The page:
Lot 43
  • 43

Dominic Serres, R.A.

400,000 - 600,000 GBP
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  • Dominic Serres, R.A.
  • The Capture of Havana, Cuba, 1762: View of the Morro Castle and boom defence before the attack
  • signed and dated, lower right: D. Serres . 1770 .
  • oil on canvas


Painted for General George Keppel, 3rd Earl of Albemarle (1724–1772) or his brother, Admiral Augustus Keppel, 1st Viscount Keppel (1725–1786), and thence by inheritance to the present owners.


On long term loan to the National Maritime Museum, Greenwich, 1948 to 2015.  


A. Russett, Dominic Serres R.A. War Artist to the Navy, Woodbridge 2001, pp. 57–63, reproduced in colour pl. 13.


The following condition report is provided by Sarah Walden who is an external specialist and not an employee of Sotheby's: Dominic Serres. The Capture of Havana, Cuba. 1762. Signed and dated lower right D. Serres.1770. This great painting has had a fairly recent lining and the stretcher might also be a comparatively recent version of the original, with firm traditional diagonal corner bars, quite recently stained. There have been a few minor incidental damages : one little three cornered tear (about two centimetres wide) in the sky at mid right fairly low above the wooded island. Also two narrow horizontal scrapes in the lower sky further left, one about 10 centimetres long and the other slightly longer. Two other brief slanting scratches have also been retouched in the upper central sky. All these are visible under ultra violet light, with some light surface strengthening in the darker water below, and a small retouched nick near the lower right corner. Craquelure has occasionally been muted in one or two little places. These are minor imperfections however in the exceptionally beautiful condition of this painting. The delicacy and balance of tone overall, with exquisite precision in the finest detail, for instance in the explosive sinking of the ships on the right together with the sunset above. All has been perfectly preserved, without overcleaning or wear for example in the minutiae of the rigging or the smoke above. The fine definition throughout and control of light and tone has been exceptionally finely retained, reflecting the painting's stable historical background. This report was not done under laboratory conditions.
"This lot is offered for sale subject to Sotheby's Conditions of Business, which are available on request and printed in Sotheby's sale catalogues. The independent reports contained in this document are provided for prospective bidders' information only and without warranty by Sotheby's or the Seller."

Catalogue Note

This painting shows the Spanish preparations before the siege. Havana had one of the finest deep water harbours in the West Indies, as well as major shipyards capable of building first rate men-of-war, making it a vitally important strategic target as both the capital of Spanish Cuba and Spain’s principal naval base in the Caribbean. On 6th June 1762 the British fleet was spotted approaching the city from the North, to the windward side of the island, having sailed through a treacherous stretch of sea known as the Old Bahama Channel. The Spanish garrison at Havana had expected an attack from the West, from the British naval base at Port Royal on Jamaica, and the unexpected sighting of the fleet in the North created panic among the city’s defenders. A council of war was held by the Spanish governor, Juan de Prado Mayera Portocarrero y Luna (1716–1770), at which it was decided to sink three large ships across the narrow mouth of the harbour to block the British from entering but also trapping the Spanish fleet inside. To the left of the painting can be seen the Castillo de los Tres Reyes de Morro, known to the British as the Morro Castle, on the rocky Cavannos Ridge guarding the mouth of the harbour. On the right is the entrance to the narrow channel that gave access to the harbour itself, blocked by the sunken ships and a floating boom defence strung across its mouth, whilst men and supplies are loaded into the fort. A cannon is being hoisted up the cliff face above the Shepherd's Battery and in the centre can be seen the well-fortified, star-shaped Apostles' Battery (so named for its twelve embrasures) immediately to the right. The large cloud of smoke rising from behind the fort indicates that the British bombardment from the landward side has begun.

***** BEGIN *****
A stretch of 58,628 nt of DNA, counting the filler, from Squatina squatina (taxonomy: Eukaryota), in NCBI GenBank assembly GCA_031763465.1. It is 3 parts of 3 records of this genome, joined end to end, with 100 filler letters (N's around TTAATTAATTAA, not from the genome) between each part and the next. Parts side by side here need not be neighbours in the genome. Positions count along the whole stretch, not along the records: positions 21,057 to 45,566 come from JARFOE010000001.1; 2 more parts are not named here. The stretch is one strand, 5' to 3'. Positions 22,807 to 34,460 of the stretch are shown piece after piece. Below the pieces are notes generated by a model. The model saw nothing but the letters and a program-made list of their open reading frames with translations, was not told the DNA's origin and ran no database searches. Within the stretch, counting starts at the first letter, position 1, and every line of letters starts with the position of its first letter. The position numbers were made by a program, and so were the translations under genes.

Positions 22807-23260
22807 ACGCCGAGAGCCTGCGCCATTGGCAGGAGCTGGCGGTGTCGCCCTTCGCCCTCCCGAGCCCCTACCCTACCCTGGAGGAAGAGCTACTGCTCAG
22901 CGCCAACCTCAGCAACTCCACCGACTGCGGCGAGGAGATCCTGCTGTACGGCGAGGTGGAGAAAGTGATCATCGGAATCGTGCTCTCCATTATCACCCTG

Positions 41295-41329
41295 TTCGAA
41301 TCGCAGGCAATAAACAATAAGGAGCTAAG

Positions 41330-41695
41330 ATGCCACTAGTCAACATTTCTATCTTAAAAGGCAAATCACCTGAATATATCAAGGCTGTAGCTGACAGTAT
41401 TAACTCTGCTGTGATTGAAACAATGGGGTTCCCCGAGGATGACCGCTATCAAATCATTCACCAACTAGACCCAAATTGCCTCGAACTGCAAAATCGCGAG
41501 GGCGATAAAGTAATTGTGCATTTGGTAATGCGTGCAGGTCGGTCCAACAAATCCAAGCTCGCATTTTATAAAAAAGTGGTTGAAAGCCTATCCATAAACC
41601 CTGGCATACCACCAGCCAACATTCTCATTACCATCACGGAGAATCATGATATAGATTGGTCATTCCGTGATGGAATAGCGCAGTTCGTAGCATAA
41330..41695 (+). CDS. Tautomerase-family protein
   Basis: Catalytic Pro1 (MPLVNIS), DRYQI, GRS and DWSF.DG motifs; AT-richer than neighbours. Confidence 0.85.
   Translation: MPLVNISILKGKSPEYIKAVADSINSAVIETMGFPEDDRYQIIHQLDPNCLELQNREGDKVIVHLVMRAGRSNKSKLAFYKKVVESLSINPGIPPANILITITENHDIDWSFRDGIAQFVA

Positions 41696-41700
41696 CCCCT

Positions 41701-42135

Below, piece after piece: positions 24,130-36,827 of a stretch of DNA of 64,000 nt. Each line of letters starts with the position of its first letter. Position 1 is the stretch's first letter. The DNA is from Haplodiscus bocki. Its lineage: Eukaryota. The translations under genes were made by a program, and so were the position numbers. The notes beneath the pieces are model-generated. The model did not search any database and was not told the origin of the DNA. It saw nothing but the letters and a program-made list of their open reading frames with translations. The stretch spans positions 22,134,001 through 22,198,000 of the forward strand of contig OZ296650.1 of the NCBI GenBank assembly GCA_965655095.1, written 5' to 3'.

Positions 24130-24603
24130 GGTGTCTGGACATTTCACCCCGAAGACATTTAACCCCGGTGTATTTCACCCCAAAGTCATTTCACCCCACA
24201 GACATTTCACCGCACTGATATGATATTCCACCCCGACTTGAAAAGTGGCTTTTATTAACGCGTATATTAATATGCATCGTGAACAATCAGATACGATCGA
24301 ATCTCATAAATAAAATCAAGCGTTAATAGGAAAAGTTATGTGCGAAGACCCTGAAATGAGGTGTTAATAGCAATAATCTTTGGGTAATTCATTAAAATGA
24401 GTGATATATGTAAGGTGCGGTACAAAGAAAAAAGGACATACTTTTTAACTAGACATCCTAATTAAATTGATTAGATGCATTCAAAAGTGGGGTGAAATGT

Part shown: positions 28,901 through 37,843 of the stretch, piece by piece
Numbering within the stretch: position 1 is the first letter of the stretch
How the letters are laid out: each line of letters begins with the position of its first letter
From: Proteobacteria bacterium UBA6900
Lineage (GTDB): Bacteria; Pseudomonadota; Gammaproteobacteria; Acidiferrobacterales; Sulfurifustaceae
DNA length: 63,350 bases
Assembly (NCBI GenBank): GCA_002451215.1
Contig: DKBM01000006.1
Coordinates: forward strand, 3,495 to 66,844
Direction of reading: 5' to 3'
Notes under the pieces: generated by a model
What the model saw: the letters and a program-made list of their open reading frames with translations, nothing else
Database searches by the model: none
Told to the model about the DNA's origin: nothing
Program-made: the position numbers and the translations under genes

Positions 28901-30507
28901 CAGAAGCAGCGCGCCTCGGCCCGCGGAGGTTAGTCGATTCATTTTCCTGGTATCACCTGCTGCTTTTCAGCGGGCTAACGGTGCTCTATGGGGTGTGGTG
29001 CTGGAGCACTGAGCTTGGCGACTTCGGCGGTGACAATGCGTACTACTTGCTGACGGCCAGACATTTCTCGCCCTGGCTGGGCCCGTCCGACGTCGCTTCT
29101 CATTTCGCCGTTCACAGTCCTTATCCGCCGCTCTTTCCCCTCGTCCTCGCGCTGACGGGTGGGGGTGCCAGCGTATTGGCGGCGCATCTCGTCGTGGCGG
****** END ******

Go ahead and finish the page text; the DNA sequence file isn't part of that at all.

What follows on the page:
The composition of this painting is entirely unique. It does not relate to any of Osbridge's prints and nor is it found in any later versions by Serres. Its quality and condition are exceptional and, as Alan Russett has commented, the picture is remarkable for its ‘masterly handling of the wide view and the intensity of the action, striking a careful balance between the mass of the fortified promontory, the figures at its foot and the small boat activity in the foreground’.1 The composition and handling of the staffage, as well as the quality of the architectural detail, demonstrate the strong influence of Canaletto, who had come to England at about the same time as Serres and worked in London for nearly a decade. Indeed, so deep has Serres drunk from the well of Canaletto's inspiration that this painting is ‘worth of comparison with the panoramic views of Bernardo Bellotto’,2 Canaletto's own nephew and pupil.  

1. Russett 2001, p. 57.
2. Russett 2001, p. 57.